Client feedback has tremendous power and has a significant impact on communication. When your collaboration and communication come to a close, it is critical to request feedback or a review from your customer. A simple request to describe your communication strengths and shortcomings will aid in improving the quality of your communication abilities. It will also show that you respect and value their input and experience with your client.
The Fundamentals of Business Communication
Clients frequently feel concerned at the start of contact since they must convey their business idea to someone they don’t know and don’t trust yet. As a result, the first step is to make them feel comfortable informing you about their business goals, wants, and issues.
To make communication more successful and comfortable, move away from emailing or messaging and instead communicate by phone, video, or, if feasible, in person. When communicating via text, it is easy to misinterpret or overlook information such as tone, emotion, etc. When you can see or hear the person you’re talking to, you may customise your communication and make it more effective and comfortable.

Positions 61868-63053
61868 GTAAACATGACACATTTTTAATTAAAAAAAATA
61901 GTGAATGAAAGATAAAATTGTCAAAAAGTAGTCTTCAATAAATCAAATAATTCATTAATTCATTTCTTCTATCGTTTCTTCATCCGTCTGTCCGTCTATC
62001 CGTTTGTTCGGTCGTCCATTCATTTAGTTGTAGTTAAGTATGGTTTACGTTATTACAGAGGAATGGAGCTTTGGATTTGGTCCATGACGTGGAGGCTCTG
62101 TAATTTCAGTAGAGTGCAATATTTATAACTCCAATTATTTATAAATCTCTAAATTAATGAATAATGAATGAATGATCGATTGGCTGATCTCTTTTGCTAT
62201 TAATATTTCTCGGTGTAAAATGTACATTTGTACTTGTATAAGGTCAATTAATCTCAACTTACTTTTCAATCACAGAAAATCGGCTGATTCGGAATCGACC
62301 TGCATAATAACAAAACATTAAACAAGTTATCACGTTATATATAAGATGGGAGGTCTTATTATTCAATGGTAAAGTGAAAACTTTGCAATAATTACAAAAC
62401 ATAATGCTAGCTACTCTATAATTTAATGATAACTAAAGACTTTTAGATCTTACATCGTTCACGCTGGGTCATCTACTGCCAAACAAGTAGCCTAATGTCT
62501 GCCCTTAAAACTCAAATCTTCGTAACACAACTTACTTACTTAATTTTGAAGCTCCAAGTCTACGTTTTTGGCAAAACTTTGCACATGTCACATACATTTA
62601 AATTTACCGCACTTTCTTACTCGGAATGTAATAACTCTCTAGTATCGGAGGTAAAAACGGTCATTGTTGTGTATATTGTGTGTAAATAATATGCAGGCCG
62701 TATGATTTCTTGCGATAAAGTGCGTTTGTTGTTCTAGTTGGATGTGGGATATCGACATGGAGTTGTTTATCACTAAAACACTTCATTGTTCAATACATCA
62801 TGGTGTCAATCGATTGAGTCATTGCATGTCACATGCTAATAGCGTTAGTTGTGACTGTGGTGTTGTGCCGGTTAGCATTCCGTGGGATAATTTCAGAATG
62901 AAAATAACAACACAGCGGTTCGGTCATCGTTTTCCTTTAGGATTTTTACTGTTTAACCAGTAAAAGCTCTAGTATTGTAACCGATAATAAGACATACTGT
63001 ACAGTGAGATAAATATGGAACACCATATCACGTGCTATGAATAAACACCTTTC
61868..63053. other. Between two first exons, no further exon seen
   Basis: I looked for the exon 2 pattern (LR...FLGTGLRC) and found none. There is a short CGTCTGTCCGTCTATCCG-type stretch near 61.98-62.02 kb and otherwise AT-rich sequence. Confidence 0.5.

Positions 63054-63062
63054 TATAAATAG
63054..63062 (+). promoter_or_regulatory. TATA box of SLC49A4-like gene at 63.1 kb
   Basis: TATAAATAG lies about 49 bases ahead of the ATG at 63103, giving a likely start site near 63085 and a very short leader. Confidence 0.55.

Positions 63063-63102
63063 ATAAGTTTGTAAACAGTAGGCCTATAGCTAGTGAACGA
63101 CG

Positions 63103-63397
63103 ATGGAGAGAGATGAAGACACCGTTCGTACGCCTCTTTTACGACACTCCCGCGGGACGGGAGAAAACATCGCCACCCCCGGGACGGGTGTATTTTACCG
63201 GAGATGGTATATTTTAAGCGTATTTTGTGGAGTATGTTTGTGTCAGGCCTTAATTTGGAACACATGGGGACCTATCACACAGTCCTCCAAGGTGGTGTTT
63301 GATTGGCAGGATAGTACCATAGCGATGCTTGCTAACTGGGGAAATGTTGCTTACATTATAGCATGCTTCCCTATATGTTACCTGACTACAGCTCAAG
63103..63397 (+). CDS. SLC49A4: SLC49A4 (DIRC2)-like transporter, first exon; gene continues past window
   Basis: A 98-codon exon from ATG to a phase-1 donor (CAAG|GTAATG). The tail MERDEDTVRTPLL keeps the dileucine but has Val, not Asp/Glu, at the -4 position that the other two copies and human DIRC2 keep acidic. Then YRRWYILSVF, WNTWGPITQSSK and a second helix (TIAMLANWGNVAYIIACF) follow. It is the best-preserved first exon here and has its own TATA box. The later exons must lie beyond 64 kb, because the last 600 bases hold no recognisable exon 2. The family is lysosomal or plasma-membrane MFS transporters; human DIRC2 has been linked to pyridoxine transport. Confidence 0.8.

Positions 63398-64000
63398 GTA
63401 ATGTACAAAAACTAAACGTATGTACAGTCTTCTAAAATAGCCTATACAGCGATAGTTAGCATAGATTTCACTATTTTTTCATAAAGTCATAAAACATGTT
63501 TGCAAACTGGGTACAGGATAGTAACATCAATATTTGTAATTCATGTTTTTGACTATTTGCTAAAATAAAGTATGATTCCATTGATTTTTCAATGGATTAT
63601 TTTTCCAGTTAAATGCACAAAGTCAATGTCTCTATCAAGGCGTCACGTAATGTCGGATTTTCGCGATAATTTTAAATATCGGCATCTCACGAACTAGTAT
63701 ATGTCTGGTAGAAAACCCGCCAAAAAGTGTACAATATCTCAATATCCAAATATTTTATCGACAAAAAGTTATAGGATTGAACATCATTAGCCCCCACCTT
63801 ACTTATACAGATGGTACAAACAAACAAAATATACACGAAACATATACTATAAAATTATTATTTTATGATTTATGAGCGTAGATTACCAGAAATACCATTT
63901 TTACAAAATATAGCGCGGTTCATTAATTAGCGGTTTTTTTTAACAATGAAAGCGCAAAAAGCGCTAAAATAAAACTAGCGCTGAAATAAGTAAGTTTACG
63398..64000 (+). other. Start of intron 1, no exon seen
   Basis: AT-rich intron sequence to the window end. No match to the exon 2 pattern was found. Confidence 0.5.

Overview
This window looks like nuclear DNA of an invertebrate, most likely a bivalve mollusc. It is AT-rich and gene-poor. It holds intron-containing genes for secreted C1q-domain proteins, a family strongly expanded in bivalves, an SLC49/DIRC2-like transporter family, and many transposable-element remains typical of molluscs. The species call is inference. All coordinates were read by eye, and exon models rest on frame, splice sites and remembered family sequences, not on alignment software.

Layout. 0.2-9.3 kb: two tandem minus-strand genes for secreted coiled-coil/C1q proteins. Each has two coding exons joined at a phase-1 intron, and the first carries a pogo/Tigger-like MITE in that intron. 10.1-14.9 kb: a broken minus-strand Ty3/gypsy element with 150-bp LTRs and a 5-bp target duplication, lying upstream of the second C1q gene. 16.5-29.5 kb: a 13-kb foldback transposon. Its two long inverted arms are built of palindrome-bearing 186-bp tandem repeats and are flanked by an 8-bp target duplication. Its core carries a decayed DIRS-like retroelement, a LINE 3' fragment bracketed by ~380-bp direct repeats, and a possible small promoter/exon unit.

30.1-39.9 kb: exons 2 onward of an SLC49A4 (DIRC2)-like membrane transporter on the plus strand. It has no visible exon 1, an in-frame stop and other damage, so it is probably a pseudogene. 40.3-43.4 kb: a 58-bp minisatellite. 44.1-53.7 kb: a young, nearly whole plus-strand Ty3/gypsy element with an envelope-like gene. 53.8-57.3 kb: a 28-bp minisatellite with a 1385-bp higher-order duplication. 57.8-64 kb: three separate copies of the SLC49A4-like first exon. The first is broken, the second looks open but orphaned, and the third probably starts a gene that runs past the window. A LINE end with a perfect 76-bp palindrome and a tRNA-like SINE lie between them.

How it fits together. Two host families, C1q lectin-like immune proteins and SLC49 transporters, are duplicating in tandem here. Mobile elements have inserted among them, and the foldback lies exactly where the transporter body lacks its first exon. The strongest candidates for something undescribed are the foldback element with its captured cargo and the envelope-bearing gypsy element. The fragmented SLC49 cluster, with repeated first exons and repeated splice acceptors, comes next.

Remember that communication with clients, customers, or partners should always be:
These three elements are the foundations of effective client communication, so make sure they are always present during your business negotiations. And one of the most important pieces of advice I can give you is to avoid communicating with potential or current clients when you’re in a bad mood. Positivity is beneficial in all aspects of business, particularly in gaining future clients’ loyalty to your personal and professional qualities.
Final Words of Advice
Business communication has its own set of challenges and quirks. However, if you want to be a professional success in your chosen sector, you must grasp these rules and improve your communication abilities. There are dos and don’ts when it comes to effective communication. While the dos have to be stated in detail, the don’ts might be mentioned with no explanation. What you should never do during client, customer, or partner contact is:
– make them feel foolish;
– act like a know-it-all;
– make a louder noise;
– deceive and mislead;
– refrain from answering inquiries;
– generate confusion or misinterpretation, etc.
And one of the most important pieces of advice I can give you is to avoid communicating with potential or present clients when you’re in a foul mood. Positivity is beneficial in many aspects of business, particularly in gaining future clients’ devotion to your personal and professional traits.